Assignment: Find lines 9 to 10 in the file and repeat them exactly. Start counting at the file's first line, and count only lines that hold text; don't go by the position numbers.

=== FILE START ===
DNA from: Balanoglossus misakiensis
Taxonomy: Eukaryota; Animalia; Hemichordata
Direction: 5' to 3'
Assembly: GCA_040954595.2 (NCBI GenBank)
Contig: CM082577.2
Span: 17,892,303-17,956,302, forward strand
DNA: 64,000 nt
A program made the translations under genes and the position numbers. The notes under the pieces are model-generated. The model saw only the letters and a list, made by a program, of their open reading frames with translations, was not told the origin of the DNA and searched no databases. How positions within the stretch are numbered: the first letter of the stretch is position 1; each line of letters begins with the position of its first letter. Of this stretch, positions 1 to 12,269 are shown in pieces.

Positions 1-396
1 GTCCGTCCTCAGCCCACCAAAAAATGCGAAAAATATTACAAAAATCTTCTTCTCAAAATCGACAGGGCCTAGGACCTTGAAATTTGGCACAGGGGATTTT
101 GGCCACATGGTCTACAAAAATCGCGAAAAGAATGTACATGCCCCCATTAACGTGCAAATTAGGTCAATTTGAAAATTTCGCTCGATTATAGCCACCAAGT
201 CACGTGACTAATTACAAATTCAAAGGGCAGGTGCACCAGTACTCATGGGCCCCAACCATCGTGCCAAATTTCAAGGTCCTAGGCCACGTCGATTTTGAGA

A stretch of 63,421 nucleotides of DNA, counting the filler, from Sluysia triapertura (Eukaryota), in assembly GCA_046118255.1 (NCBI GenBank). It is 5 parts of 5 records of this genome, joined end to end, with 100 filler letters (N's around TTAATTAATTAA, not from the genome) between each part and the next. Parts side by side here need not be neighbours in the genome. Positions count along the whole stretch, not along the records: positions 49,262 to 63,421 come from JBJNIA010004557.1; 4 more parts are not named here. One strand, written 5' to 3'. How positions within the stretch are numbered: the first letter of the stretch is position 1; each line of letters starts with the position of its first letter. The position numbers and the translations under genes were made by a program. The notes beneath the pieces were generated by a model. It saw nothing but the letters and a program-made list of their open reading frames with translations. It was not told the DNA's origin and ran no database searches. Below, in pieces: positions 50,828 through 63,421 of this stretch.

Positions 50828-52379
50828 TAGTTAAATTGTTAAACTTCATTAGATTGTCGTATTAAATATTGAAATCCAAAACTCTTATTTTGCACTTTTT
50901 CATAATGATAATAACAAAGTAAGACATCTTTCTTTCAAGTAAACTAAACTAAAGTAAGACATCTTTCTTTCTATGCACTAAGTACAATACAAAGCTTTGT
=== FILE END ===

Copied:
Positions 1-396
1 GTCCGTCCTCAGCCCACCAAAAAATGCGAAAAATATTACAAAAATCTTCTTCTCAAAATCGACAGGGCCTAGGACCTTGAAATTTGGCACAGGGGATTTT